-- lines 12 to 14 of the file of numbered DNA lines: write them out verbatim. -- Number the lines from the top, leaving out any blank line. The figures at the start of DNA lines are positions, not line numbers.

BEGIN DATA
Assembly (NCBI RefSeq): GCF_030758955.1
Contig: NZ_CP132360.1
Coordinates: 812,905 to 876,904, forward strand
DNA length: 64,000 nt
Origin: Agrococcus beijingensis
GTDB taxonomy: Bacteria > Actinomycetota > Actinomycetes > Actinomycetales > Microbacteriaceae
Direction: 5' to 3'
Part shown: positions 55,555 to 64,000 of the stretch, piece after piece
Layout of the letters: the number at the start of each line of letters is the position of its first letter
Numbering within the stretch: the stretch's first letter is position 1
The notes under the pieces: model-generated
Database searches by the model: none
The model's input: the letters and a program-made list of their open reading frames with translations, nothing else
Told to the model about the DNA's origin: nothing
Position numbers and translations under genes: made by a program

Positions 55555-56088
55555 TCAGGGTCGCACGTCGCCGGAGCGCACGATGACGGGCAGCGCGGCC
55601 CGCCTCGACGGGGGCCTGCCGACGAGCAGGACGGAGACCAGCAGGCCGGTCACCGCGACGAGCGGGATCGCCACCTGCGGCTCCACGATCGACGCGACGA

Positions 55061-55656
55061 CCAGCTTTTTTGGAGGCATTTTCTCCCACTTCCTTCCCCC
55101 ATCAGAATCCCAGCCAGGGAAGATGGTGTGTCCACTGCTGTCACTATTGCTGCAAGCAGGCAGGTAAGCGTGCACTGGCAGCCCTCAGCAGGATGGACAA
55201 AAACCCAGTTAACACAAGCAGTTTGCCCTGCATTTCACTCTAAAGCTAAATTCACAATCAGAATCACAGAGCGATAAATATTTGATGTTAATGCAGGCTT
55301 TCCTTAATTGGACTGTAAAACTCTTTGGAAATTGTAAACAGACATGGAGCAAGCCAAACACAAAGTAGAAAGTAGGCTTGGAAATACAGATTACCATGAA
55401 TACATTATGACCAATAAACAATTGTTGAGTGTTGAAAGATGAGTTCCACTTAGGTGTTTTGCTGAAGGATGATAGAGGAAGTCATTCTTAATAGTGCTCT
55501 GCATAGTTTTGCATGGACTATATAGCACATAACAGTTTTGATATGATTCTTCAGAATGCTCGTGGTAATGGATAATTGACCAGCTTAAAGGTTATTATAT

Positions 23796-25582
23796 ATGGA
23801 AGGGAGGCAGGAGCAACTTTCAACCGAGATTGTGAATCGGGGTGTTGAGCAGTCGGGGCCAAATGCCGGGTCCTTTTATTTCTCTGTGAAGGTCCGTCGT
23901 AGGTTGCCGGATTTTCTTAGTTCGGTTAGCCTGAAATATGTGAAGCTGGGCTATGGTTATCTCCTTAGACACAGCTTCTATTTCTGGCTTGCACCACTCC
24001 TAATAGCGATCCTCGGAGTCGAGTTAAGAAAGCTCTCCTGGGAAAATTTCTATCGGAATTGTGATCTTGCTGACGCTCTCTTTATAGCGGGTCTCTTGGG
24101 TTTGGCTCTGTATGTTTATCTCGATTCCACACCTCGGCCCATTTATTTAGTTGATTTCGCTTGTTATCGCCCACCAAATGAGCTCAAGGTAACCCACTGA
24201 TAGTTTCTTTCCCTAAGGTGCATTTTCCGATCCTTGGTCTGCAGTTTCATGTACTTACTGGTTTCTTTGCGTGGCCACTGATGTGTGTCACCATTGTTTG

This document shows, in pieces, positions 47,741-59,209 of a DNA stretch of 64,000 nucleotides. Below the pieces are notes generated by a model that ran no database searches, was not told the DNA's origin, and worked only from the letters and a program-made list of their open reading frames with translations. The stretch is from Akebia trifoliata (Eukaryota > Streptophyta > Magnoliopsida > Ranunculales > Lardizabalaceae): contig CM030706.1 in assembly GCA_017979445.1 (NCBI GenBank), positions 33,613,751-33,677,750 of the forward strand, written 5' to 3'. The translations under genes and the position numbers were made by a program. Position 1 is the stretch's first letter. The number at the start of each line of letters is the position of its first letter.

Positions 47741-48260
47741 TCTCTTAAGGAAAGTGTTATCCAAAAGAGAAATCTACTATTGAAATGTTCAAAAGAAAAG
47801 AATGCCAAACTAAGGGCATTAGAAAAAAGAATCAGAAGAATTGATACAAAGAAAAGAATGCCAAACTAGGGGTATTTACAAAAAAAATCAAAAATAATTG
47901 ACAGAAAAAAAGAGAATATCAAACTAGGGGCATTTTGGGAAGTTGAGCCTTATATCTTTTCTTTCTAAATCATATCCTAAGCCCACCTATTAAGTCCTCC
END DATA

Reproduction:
Database searches by the model: none
The model's input: the letters and a program-made list of their open reading frames with translations, nothing else
Told to the model about the DNA's origin: nothing